KENYA: Protest over $500 million in unspent PEPFAR funds
The Kenyan government plans to have at least one million people on HIV treatment by 2015 (file photo)
NAIROBI/KISUMU, 25 April 2012 (IRIN) - More than 400 Kenyan AIDS activists have demonstrated in the capital, Nairobi, demanding that the US President's Emergency Plan for AIDS Relief release some US$500 million for HIV programmes in Kenya that is stuck in the pipeline.
The US government recently revealed that close to $1.5 billion has been in the global PEPFAR pipeline for more than 18 months. The allocation to Kenya is the largest.
"We are protesting the US government's withholding of crucial funding for HIV programmes in the country. Last year, [special programmes minister] Esther Murugi pledged that the government would put one million Kenyans on HIV treatment by 2015 - without this funding, that goal cannot be achieved," said Rose Kaberia, director of the International Treatment Preparedness Coalition
(ITPC) in Eastern Africa.
The protestors presented a memorandum listing their demands to US Ambassador to Kenya Scott Gration, head of PEPFAR-Kenya Katherine Perry, Kenya's Director of Public Health, Shahnaz Sharif, and other senior Ministry of Health Officials.
The unspent money has led US President Barack Obama's government to request a $550 million cut in PEPFAR's global funding under the 2013 budget. Activists have expressed concern that a slow-down in global HIV funding
could put lives at risk.
Kenya expected a 44 percent cut in PEPFAR funding for national programmes, so the PEPFAR country operational plan for 2013 keeps enrolment on HIV treatment at the 2011 figure of 100,000 new initiations annually.
In the past year, several NGOs have raised the alarm over dwindling funds for HIV programmes around the country, with some having to shut down clinics and offices providing HIV treatment.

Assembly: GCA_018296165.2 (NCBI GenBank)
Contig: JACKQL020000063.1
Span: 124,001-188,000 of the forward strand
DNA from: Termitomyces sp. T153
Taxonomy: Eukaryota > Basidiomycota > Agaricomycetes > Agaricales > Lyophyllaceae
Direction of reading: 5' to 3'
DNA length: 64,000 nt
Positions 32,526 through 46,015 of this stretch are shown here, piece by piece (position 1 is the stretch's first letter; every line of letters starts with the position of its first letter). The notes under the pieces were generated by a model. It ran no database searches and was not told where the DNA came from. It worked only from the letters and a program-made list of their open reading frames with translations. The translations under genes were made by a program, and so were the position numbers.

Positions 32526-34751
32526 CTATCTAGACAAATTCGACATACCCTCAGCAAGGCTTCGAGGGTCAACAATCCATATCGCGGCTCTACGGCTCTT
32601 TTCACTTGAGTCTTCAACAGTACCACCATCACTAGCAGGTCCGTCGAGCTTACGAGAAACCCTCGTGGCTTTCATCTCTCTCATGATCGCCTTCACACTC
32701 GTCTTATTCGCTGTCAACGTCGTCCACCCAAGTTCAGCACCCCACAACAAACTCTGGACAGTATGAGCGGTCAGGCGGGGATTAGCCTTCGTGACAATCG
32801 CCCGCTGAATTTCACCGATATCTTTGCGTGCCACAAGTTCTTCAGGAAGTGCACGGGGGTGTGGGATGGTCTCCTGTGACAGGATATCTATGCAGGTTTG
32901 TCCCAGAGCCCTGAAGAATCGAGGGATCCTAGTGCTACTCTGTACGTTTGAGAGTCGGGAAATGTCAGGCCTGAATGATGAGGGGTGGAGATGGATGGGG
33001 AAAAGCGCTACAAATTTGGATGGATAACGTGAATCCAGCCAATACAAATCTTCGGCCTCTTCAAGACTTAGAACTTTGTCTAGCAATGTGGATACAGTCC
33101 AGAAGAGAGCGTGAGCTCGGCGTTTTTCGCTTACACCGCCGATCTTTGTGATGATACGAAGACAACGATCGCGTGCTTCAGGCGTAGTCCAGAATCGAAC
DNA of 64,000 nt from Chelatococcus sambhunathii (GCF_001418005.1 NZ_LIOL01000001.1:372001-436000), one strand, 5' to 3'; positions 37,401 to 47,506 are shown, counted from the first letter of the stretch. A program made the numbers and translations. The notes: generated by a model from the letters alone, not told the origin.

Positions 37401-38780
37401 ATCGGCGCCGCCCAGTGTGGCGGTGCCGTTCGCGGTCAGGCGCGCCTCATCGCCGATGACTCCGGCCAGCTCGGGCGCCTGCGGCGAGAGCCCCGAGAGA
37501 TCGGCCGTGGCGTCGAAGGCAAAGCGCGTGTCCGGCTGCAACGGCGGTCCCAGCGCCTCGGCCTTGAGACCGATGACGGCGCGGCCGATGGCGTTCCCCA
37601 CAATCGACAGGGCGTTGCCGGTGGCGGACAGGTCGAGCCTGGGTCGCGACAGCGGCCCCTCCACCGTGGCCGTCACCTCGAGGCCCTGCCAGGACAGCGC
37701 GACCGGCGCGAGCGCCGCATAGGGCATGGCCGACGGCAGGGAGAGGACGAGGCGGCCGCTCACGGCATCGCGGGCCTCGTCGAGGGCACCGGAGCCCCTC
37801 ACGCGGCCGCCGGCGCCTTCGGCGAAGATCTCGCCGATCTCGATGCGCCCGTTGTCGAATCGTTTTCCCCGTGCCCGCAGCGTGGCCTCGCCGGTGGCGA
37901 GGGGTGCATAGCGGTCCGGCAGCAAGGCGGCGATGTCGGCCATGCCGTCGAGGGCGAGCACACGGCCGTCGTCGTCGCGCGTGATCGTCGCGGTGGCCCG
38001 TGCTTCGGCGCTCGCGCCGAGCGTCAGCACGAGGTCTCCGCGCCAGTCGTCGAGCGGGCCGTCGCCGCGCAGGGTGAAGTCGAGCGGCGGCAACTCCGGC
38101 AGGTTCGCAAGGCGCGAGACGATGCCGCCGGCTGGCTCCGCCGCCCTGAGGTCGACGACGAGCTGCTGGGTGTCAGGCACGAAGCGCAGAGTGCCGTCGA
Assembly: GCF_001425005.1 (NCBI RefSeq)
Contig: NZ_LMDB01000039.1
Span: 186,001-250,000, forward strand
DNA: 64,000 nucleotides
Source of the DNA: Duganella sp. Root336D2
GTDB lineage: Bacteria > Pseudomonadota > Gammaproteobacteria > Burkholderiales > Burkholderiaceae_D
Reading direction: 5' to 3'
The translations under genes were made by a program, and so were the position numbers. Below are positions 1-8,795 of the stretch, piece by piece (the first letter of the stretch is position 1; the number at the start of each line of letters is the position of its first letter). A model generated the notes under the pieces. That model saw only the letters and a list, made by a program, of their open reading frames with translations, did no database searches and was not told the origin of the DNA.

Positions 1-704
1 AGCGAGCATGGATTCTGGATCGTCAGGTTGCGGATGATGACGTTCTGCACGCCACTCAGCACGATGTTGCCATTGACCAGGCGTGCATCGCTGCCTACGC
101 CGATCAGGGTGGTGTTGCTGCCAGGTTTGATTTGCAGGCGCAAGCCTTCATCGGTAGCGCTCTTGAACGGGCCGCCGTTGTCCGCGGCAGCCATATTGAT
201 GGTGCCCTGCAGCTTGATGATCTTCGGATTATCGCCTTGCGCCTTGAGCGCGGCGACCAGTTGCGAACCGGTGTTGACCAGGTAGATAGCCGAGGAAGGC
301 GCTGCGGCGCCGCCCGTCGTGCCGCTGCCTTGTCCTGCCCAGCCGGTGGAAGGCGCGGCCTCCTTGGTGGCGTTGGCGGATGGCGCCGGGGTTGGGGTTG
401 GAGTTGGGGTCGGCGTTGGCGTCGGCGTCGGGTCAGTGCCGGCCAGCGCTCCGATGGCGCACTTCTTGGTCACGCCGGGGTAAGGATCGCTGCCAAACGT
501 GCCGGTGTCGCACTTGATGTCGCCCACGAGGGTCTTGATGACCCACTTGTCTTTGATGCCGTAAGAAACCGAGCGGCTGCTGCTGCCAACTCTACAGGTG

"We have ARV [antiretroviral] shortages... the worst part is that it disrupts people's HIV treatment regimens, yet treatment for HIV is only effective when it is consistent," a nurse at Kisumu District Hospital in western Kenya told IRIN/PlusNews.
"The Kenyan government needs to ask for these funds, and the US government needs to say, ‘Yes’," said Paul Davis, director of global campaigns for US advocacy group Health Global Access Project
Peter Cherutich, acting head of the National AIDS and STI (sexually transmitted infections) Control Programme (NASCOP), told IRIN/PlusNews that the Kenyan government had not been aware of the unspent money until recently.
"This news came as a surprise to us. The way PEPFAR's country operational plans work, the disbursements tend to be delayed - that is likely to be the cause of the money stuck at the US treasury," he told IRIN/PlusNews. "We will be meeting the US government to negotiate the urgent release of the funds, which are crucial to our HIV treatment and prevention activities - we are starting a dialogue."
US Global AIDS coordinator Eric Goosby noted in an interview with the health blog, Global Post
, that one of the reasons for such a large amount of unspent money for Kenya was the country’s two health ministries - one for medical services and the other for public health - which "definitely slowed things down".
"The need in programmes that deliver life-sustaining or life-saving services is that you want to have a redundancy in the flow of money, so if the money isn't there, or if the appropriation is delayed - as you've seen over and over - by months, the service doesn't stop," the blog quoted Goosby as saying. "We had built in, as a policy, a 12-to-18-month period, which means you can keep a 12-to-18-month pipeline. I feel comfortable with that, it's responsible. Any more than that, it's not; any less than that, I'm worried that you are vulnerable."
|The Kenyan government needs to ask for these funds, and the US governmnt needs to say "Yes"
ITPC's Kaberia noted that the money was all the more necessary since the UN World Health Organization had recently issued new guidelines on treatment options for the prevention of mother-to-child transmission and discordant couples, in which one partner is HIV positive and the other is not.
"As we now know, treatment is prevention, and more people on treatment means fewer HIV infections; we will need money to implement these new treatment and prevention programmes," she said.
Modelling by the US Centres for Disease Control indicates that accelerating the enrolment of patients to meet Kenya's target of having one million persons who need it on treatment by 2015 would cut new HIV infections by over 31 percent in the same period.